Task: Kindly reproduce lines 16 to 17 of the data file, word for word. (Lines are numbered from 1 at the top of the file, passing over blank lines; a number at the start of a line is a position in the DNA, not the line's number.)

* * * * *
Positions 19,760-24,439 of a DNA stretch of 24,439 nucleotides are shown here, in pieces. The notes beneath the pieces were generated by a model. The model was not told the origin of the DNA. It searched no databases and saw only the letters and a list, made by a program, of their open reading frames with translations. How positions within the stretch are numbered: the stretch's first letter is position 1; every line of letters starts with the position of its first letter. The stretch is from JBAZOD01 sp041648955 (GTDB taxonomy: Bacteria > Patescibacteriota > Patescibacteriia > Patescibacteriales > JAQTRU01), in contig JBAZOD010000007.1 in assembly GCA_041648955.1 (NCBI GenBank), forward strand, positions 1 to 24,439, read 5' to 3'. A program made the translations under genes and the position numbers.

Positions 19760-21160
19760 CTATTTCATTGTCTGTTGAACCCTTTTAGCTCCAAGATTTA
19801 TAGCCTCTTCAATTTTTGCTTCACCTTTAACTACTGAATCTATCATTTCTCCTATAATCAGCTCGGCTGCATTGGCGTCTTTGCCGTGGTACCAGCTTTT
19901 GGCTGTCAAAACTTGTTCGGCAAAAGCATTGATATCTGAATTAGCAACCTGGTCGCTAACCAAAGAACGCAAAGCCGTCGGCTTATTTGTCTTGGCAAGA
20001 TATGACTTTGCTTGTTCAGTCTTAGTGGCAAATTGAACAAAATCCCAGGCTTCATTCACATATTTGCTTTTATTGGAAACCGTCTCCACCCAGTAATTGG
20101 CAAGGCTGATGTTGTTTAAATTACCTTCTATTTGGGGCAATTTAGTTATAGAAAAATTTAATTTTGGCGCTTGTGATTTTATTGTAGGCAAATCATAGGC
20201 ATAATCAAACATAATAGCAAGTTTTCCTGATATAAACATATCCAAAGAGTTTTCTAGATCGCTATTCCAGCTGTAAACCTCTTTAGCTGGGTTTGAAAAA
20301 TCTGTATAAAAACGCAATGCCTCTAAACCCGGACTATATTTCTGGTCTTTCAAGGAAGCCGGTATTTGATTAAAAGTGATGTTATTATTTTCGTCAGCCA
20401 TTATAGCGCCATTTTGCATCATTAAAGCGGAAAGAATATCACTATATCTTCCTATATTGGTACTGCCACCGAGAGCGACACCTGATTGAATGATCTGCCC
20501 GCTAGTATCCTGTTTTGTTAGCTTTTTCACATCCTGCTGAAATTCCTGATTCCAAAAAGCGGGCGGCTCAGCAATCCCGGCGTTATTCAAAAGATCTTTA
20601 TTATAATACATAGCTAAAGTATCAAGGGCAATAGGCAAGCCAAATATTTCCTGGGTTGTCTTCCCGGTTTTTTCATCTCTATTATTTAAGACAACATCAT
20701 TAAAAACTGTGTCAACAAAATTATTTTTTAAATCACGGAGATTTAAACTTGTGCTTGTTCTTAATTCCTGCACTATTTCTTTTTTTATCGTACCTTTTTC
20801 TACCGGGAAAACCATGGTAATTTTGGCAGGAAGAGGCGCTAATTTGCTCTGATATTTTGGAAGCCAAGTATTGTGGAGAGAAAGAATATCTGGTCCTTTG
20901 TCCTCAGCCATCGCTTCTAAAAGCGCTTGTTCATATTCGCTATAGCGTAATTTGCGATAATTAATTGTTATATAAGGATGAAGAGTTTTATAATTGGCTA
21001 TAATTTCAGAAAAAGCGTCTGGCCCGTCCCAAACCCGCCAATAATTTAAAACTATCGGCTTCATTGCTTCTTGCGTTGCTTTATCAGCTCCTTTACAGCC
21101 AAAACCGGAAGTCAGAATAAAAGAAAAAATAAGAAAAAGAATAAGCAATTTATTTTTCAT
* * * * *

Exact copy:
21001 TAATTTCAGAAAAAGCGTCTGGCCCGTCCCAAACCCGCCAATAATTTAAAACTATCGGCTTCATTGCTTCTTGCGTTGCTTTATCAGCTCCTTTACAGCC
21101 AAAACCGGAAGTCAGAATAAAAGAAAAAATAAGAAAAAGAATAAGCAATTTATTTTTCAT